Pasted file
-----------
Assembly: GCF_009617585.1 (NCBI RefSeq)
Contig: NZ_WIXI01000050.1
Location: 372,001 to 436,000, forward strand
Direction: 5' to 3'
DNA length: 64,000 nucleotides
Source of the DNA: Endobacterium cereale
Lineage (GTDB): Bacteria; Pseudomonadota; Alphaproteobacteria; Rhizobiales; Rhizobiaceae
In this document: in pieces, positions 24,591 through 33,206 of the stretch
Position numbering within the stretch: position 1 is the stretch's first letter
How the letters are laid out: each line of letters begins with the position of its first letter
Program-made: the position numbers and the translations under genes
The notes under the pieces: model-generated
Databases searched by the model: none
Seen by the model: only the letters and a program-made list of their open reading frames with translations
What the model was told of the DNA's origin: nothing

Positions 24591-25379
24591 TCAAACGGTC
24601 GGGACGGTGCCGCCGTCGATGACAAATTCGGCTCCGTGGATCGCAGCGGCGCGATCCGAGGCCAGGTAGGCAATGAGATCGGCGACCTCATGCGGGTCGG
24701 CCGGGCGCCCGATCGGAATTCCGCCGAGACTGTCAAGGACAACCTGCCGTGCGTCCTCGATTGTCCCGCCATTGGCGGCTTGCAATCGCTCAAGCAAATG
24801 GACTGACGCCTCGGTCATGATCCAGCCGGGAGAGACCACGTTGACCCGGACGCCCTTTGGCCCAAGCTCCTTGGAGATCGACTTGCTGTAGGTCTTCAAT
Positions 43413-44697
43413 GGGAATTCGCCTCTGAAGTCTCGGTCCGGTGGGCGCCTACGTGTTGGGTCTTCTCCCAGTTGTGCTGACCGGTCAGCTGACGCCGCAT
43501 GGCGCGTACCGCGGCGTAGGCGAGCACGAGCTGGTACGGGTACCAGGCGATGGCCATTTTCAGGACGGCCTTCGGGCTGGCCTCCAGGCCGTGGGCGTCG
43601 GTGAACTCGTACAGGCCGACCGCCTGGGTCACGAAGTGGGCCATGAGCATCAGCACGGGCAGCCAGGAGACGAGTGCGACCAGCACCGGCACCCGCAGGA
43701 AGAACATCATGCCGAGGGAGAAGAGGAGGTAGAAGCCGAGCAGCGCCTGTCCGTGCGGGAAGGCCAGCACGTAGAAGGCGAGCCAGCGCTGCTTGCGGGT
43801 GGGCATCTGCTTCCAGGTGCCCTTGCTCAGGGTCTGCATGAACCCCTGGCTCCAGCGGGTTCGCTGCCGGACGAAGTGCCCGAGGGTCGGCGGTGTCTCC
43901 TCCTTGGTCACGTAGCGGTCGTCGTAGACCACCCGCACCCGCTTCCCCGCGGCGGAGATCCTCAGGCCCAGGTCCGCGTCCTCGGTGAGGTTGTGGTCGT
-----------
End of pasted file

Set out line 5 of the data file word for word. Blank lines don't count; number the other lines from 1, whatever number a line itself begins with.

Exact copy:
DNA length: 64,000 nucleotides